The waste of human potential is often described as the eighth waste of lean (in addition to the seven we’ve previously covered). The waste of human potential is likely the most costly form of waste in most companies today.
Human potential is wasted when employers have employees do meaningless tasks and functions (such as with the waste of over processing or transportation).
In popular culture, there’s a work satisfaction story (allegedly based on a real study–I couldn’t find it for this) where a group of volunteers were paid money to dig a hole and then fill it back in at the end of the day. The next day, they would be paid double what they were paid the first day. The third day, double that, and so on. Well, by the fifth day, no one showed up, even though they would have been getting paid tremendously more than they were willing to do something on the first day.
This is the waste of human potential in action.
Your employees want to be doing meaningful work that adds value to another human, requires skill and expertise, and pushes them to be more creative and to come up with innovative solutions.
Most of us in our companies aren’t digging ditches and refilling them. Instead, we can get tangled up in bureaucratic processes, stuck in queues, and spend lots of time doing activities that are for the sake of our organization (not necessarily the customer).
But human potential can be wasted in more than just ditch digging and refilling. Human potential is wasted when we don’t properly develop and train employees to achieve their given potential within a function. A great many employees would likely be significantly better off with a marginal amount of investment from their organization in their development and growth. Doing this benefits both the individual and the organization (though there are real trade-offs in the short-term). When an organization makes it its mission to make each one of their employees the best versions of themselves, those employees will respond by making the organization the best version of itself.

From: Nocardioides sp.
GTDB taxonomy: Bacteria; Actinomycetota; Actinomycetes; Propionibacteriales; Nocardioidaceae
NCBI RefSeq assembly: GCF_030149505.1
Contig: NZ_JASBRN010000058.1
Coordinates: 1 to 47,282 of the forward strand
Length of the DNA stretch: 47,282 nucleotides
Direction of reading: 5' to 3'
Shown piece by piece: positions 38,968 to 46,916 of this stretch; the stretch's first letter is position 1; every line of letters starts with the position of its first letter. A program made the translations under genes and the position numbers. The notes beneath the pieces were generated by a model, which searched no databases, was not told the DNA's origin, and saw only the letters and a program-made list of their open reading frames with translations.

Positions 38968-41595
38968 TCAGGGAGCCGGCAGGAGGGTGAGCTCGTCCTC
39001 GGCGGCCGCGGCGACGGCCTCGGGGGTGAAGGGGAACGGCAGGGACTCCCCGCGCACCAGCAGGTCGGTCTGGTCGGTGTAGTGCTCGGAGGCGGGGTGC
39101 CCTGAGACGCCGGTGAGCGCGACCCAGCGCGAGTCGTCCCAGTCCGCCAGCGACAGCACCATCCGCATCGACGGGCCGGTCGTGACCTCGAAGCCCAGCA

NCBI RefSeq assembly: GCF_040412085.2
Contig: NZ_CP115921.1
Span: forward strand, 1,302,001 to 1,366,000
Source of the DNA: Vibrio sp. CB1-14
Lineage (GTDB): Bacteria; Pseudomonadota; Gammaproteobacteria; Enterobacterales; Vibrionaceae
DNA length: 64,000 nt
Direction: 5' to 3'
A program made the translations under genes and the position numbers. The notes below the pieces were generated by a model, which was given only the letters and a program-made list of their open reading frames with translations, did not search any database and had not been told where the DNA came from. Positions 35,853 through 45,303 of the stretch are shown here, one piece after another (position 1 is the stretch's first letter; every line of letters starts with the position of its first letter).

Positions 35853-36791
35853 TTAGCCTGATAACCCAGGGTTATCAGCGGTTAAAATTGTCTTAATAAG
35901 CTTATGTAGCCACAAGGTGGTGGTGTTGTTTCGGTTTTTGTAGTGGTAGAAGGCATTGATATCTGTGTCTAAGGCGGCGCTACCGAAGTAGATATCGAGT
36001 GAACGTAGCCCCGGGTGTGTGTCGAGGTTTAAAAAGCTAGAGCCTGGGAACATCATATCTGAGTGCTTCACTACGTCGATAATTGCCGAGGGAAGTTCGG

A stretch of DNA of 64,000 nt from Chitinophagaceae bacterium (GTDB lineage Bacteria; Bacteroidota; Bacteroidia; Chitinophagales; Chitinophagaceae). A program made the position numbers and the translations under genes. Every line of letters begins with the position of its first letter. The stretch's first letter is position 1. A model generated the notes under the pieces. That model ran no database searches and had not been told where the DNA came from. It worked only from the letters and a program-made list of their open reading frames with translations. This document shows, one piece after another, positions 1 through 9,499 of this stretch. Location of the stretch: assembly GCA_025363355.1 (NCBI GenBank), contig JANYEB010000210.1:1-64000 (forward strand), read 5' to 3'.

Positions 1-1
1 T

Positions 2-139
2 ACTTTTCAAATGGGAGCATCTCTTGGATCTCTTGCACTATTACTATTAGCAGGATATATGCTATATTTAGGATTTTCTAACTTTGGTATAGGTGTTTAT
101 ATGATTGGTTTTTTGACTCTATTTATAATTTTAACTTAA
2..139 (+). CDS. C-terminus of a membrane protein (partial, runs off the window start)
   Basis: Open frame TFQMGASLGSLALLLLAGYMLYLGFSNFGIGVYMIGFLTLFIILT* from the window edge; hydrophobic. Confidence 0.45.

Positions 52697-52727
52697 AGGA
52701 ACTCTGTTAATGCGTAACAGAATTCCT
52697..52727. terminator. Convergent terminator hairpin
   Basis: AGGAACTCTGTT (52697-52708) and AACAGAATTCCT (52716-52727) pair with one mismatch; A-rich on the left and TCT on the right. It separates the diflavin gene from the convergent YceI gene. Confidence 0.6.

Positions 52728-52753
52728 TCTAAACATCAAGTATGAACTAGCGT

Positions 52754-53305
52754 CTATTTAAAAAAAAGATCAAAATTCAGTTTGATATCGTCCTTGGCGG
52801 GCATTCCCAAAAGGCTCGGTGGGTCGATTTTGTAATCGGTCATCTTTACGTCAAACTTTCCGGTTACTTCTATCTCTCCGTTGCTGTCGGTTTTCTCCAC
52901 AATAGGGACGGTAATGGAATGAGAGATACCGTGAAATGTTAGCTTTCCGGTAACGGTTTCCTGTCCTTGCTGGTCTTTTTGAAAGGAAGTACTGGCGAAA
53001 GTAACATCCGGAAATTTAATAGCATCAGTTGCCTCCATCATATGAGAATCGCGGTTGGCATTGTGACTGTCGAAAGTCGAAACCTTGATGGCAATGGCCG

One additional way that we waste human potential is in note getting people’s ideas and feedback. This can be extremely damaging. Your people working on the front lines of your organization are the heart and soul of your value creation for your customer. They know the processes and what works and doesn’t work better than anyone else. If you don’t take the time to regularly get out and see them performing their work and capturing their ideas for making the place better, you’re going to waste a significant amount of waste-reducing and value-creating ideas.
One example of this: I was recently at a Mexican restaurant where I watched the bartender frantically race to and from the kitchen at least thirty times an hour. The kitchen was all the way across the restaurant from the bar, so the walk was quite far. She had to go there every time she needed to get chips, salsa, entrees, and most anything. So much wasted movement and motion. And in the meantime, service at the bar wasn’t that good, because she spent most of her time walking and not at the bar (so drinks sat empty and the company missed out on revenue).
I couldn’t help but ask the bartender, who was clearly frustrated and overworked.
“Excuse me, but I’m an efficiency nerd. Has anyone ever suggested to management to move the chips and salsa closer to the bar, so you don’t have to walk so far to get them?”
Bartender: [Super loud sigh] “We’ve made so many suggestions to management. They never listen.”
Me: “It just seems you spend too much time walking back and forth to get chips and salsa.”
Bartender: “There’s plenty of room. They could put it right here.” [Motions to counter space on bar]
Me: “It seems crazy not to.”
Bartender: [Another loud sigh] “I’m so over it. I don’t even care anymore.”
How often do businesses make employees not care anymore by not listening to their suggestions? How many years of people’s lives do we waste doing tasks that don’t create value?
How much human potential do we waste each day?